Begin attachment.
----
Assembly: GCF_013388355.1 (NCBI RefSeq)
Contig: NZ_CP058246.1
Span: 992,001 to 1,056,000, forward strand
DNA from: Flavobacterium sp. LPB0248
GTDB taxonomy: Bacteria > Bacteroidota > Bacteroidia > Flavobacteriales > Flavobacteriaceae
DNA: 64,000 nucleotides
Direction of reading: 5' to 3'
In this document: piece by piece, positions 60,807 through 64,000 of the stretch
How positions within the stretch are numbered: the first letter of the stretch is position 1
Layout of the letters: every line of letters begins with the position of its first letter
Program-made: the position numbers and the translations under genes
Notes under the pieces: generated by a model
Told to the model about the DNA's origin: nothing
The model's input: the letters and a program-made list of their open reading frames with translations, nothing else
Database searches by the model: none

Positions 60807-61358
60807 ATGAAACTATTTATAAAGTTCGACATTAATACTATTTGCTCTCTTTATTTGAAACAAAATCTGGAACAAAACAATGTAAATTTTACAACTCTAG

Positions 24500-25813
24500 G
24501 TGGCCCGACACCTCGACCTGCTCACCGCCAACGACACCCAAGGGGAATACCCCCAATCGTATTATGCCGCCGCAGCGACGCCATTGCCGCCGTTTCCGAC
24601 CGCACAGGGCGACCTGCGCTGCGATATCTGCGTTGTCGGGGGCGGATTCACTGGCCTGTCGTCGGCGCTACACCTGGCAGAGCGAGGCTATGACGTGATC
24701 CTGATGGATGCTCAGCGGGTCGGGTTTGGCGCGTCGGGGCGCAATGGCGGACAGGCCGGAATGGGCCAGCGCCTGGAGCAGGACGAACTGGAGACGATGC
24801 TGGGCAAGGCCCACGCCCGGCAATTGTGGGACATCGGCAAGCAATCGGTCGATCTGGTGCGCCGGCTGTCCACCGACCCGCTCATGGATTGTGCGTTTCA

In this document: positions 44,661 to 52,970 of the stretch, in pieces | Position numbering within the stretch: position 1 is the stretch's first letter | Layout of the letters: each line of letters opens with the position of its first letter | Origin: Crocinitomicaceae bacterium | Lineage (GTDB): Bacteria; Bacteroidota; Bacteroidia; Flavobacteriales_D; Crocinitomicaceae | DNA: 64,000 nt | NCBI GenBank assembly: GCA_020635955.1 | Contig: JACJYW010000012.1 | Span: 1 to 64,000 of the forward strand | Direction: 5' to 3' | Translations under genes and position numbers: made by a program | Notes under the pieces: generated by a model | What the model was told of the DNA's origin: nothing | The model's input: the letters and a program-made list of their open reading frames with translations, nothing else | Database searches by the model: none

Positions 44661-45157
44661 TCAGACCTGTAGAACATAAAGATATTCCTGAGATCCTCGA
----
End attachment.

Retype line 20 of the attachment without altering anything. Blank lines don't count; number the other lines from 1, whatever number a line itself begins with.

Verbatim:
24501 TGGCCCGACACCTCGACCTGCTCACCGCCAACGACACCCAAGGGGAATACCCCCAATCGTATTATGCCGCCGCAGCGACGCCATTGCCGCCGTTTCCGAC